Matsuyama v. Birnbaum 890 N.E.2d 819 (Mass.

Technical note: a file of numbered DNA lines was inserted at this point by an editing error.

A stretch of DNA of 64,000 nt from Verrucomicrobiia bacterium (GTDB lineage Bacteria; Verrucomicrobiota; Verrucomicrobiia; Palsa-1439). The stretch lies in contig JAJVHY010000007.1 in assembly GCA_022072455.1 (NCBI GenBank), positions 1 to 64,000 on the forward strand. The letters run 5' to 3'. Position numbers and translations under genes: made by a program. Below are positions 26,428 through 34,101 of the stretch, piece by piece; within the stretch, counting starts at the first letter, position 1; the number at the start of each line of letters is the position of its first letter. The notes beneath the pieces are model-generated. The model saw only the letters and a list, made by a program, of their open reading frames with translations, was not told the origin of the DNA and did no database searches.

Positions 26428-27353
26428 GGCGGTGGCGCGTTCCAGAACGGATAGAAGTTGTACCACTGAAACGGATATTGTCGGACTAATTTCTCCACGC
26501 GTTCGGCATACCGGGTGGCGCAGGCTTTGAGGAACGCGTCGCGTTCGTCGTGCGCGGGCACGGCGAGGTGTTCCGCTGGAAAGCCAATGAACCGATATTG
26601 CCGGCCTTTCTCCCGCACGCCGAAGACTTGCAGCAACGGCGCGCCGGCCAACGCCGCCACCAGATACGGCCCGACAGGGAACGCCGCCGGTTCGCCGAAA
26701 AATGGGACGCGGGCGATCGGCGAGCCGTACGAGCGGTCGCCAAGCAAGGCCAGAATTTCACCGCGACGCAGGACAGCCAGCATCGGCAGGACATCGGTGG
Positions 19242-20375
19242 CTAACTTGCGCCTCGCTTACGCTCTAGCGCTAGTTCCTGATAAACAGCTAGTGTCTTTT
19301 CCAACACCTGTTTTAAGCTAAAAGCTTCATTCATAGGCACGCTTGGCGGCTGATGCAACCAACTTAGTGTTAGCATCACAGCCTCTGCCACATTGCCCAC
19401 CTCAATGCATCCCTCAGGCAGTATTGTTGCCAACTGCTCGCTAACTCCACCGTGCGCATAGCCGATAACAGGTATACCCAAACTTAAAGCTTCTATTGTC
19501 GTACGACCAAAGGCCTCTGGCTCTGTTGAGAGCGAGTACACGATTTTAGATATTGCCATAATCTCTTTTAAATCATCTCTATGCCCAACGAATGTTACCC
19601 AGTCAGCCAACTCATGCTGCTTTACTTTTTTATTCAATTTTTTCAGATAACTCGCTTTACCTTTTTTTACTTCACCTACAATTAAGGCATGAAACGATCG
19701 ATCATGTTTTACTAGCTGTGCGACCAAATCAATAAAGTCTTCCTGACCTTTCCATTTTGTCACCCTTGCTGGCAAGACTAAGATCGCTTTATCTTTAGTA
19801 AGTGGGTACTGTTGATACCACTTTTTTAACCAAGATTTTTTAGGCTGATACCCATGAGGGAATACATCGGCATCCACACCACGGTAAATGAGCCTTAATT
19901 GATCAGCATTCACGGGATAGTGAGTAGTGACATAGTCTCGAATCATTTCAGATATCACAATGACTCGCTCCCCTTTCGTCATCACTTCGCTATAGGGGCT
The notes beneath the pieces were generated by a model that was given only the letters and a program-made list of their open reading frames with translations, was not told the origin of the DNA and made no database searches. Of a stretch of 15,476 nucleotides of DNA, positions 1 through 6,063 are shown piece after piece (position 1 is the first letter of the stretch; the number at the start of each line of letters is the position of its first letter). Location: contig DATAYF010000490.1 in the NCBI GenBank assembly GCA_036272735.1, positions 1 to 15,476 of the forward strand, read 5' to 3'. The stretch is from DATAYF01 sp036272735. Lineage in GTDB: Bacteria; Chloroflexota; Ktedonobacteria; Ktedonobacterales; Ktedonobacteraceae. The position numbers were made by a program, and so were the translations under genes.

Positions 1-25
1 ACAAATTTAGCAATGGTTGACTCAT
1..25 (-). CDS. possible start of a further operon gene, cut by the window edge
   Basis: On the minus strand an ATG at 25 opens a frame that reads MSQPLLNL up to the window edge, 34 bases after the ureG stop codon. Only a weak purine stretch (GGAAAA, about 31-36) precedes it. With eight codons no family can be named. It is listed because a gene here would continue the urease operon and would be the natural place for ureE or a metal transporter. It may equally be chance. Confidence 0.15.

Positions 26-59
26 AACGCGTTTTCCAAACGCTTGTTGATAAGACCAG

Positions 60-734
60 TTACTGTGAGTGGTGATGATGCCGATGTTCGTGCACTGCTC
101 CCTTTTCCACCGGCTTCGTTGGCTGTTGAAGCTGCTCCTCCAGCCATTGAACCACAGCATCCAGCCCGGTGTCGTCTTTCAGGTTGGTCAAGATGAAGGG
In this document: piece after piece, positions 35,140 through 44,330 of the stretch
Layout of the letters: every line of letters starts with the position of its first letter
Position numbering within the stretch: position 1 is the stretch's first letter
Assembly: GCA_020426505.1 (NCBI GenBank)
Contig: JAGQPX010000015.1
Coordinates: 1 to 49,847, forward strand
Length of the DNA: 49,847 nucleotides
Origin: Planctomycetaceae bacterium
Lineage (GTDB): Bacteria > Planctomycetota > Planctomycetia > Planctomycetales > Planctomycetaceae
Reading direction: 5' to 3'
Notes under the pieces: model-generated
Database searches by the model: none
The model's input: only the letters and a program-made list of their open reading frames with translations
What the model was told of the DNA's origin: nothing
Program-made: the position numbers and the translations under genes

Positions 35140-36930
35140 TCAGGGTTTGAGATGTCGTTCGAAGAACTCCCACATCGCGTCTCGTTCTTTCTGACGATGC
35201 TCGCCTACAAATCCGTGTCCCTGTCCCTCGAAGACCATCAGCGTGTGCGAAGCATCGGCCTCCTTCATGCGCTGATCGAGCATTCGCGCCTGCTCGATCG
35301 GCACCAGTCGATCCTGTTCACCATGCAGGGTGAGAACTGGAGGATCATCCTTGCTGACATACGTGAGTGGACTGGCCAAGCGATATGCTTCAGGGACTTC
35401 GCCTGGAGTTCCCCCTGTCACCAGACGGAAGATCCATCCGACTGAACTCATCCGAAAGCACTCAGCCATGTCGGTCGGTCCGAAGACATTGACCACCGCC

MARSHALL, C.J. We are asked to determine whether Massachusetts law permits recovery for a "loss of chance" in a medical malpractice wrongful death action, where a jury found that the defendant physician's negligence deprived the plaintiff's decedent of a less than even chance of surviving cancer. We answer in the affirmative. As we later explain more fully, the loss of chance doctrine views a person's prospects for surviving a serious medical condition as something of value, even if the possibility of recovery was less than even prior to the physician's tortious conduct. Where a physician's negligence reduces or eliminates the patient's prospects for achieving a more favorable medical outcome, the physician has harmed the patient and is liable for damages. Permitting recovery for loss of chance is particularly appropriate in the area of medical negligence. Our decision today is limited to such claims. The case before us was tried before a jury in the Superior Court. In response to special questions, the jury found the defendant physician negligent in misdiagnosing the condition of the decedent over a period of approximately three years. They found as well that the physician's negligence was a "substantial contributing factor" to the decedent's death. They awarded $160,000 to the decedent's estate for the pain and suffering caused by the physician's negligence, and $328,125 to the decedent's widow and son for the decedent's loss of chance. The defendants appealed, asserting, among other things, that loss of chance was not cognizable under the Massachusetts wrongful death statute, see G. L. c. 229, §§ 2 and 6, or otherwise. We granted their application for direct appellate review. We conclude that recognizing loss of chance in the limited domain of medical negligence advances the fundamental goals and principles of our tort law. We also conclude that recognizing a cause of action from loss of chance of survival under the wrongful death statute comports with the common law of wrongful death as it has developed in the Commonwealth. See Gaudette v. Webb, 362 Mass. 60, 71 (1972) (recognizing common-law origin of wrongful death actions in Commonwealth). The application of the doctrine to the evidence in this case supported the jury's findings as to loss of chance liability. Finally, although we determine that some portions of the jury instructions do not conform in all respects to the guidelines we set out below, they were broadly consistent with our decision today. Accordingly, we affirm. 1. Background. On the record before us, the jury could have found the following: the defendant, Dr. Neil S. Birnbaum, a board-certified internist and president of the board of the codefendant, Dedham Medical Associates, Inc. (Medical Associates), became the primary care physician of the decedent, Kimiyoshi Matsuyama, in July, 1995, when the forty-two year old Matsuyama presented himself for a routine physical examination. Matsuyama's medical records at the time of his initial visit to Birnbaum disclosed complaints of gastric distress dating back to 1988. The records also indicated that in 1994 Matsuyama's previous physician had noted that Matsuyama might need an upper